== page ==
Twitter on Saturday briefly restricted comments, likes, and forwarding options on a series of posts from President Donald Trump, in which he claims that he had won the "legal vote" and the election was stolen from him through widespread fraud.
In one of the three posts on Saturday morning, Trump responded to the Supreme Court's decision to dismiss a Texas lawsuit challenging election results in Georgia, Pennsylvania, Michigan, and Wisconsin. Texas claimed that the pandemic-related changes the four battleground states implemented to their election procedures were illegal, and asked the Supreme Court to block them from casting "unlawful and constitutionally tainted votes" in the Electoral College.
"This is a great and disgraceful miscarriage of justice," Trump wrote. "The people of the United States were cheated, and our Country disgraced. Never even given our day in Court!"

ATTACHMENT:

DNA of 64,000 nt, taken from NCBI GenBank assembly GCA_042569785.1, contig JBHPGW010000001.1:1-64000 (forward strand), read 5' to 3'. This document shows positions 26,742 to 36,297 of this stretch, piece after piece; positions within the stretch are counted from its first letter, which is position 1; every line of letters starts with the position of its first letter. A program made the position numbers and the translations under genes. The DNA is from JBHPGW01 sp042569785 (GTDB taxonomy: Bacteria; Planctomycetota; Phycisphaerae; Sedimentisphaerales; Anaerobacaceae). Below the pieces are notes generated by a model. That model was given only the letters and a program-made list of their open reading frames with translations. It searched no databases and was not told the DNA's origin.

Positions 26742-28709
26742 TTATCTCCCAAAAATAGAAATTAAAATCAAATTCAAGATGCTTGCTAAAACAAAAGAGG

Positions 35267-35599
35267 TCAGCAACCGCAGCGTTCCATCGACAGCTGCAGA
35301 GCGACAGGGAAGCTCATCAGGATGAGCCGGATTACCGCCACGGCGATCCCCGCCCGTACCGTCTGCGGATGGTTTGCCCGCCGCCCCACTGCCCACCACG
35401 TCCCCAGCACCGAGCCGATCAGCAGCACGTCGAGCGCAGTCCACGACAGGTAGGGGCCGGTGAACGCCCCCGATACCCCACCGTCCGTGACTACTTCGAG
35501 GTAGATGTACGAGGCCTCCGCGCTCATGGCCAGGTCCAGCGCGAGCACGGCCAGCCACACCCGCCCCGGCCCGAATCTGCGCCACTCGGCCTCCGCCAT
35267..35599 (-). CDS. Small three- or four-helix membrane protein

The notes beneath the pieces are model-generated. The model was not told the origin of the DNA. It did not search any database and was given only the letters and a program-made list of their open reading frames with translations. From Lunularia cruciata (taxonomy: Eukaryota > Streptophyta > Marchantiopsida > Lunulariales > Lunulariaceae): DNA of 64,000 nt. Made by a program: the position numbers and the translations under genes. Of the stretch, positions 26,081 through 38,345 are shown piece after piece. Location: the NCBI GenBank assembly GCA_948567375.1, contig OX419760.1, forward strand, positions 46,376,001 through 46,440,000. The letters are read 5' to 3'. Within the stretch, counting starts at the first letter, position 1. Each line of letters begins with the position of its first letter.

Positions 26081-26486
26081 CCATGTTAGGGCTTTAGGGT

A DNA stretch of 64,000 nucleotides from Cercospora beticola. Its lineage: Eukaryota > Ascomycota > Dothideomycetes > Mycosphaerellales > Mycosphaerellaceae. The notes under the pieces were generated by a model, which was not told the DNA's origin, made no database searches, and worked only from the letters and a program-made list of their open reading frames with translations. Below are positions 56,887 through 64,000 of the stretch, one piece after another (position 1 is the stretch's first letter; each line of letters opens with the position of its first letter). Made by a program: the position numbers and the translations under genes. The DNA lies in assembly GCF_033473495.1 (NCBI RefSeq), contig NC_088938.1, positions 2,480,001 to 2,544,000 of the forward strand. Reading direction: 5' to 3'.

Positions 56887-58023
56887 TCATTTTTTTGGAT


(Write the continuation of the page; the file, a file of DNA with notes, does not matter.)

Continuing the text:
"Who is a worse governor, @BrianKempGA of Georgia or @dougducey of Arizona???" Trump wrote. "These are two RINO Republicans who fought against me and the Republican Party harder than any Democrat. They allowed states that I won easily to be stolen. Never forget, vote them out of office!"
All three posts were affixed a warning label, reading "This claim about election fraud is disputed." The like and forwarding functions were also disabled on those posts. When users attempt to forward or "like" the posts, a message would pop up, reading, "we try to prevent a Tweet like this that otherwise breaks the Twitter Rules from reaching more people, so we have disabled most of the ways to engage with it."
Twitter later backed down to restore the "like" function on the president's posts, with users only able to "quote tweet" them alongside their own comments.
The latest move to restrict the spread of Trump's speech on Twitter comes after the president and allies vowed to dismantle Section 230 of the 1996 Communications Decency Act, which guarantees that social media companies such as Facebook, Twitter, and YouTube can't be sued in American courts because of the user-generated content, so long as they're not considered publishers.
Critics of the social media giants say that they do act as publishers when they censor certain users or topics, and use fact-checking power to label content they don't like as misinformation.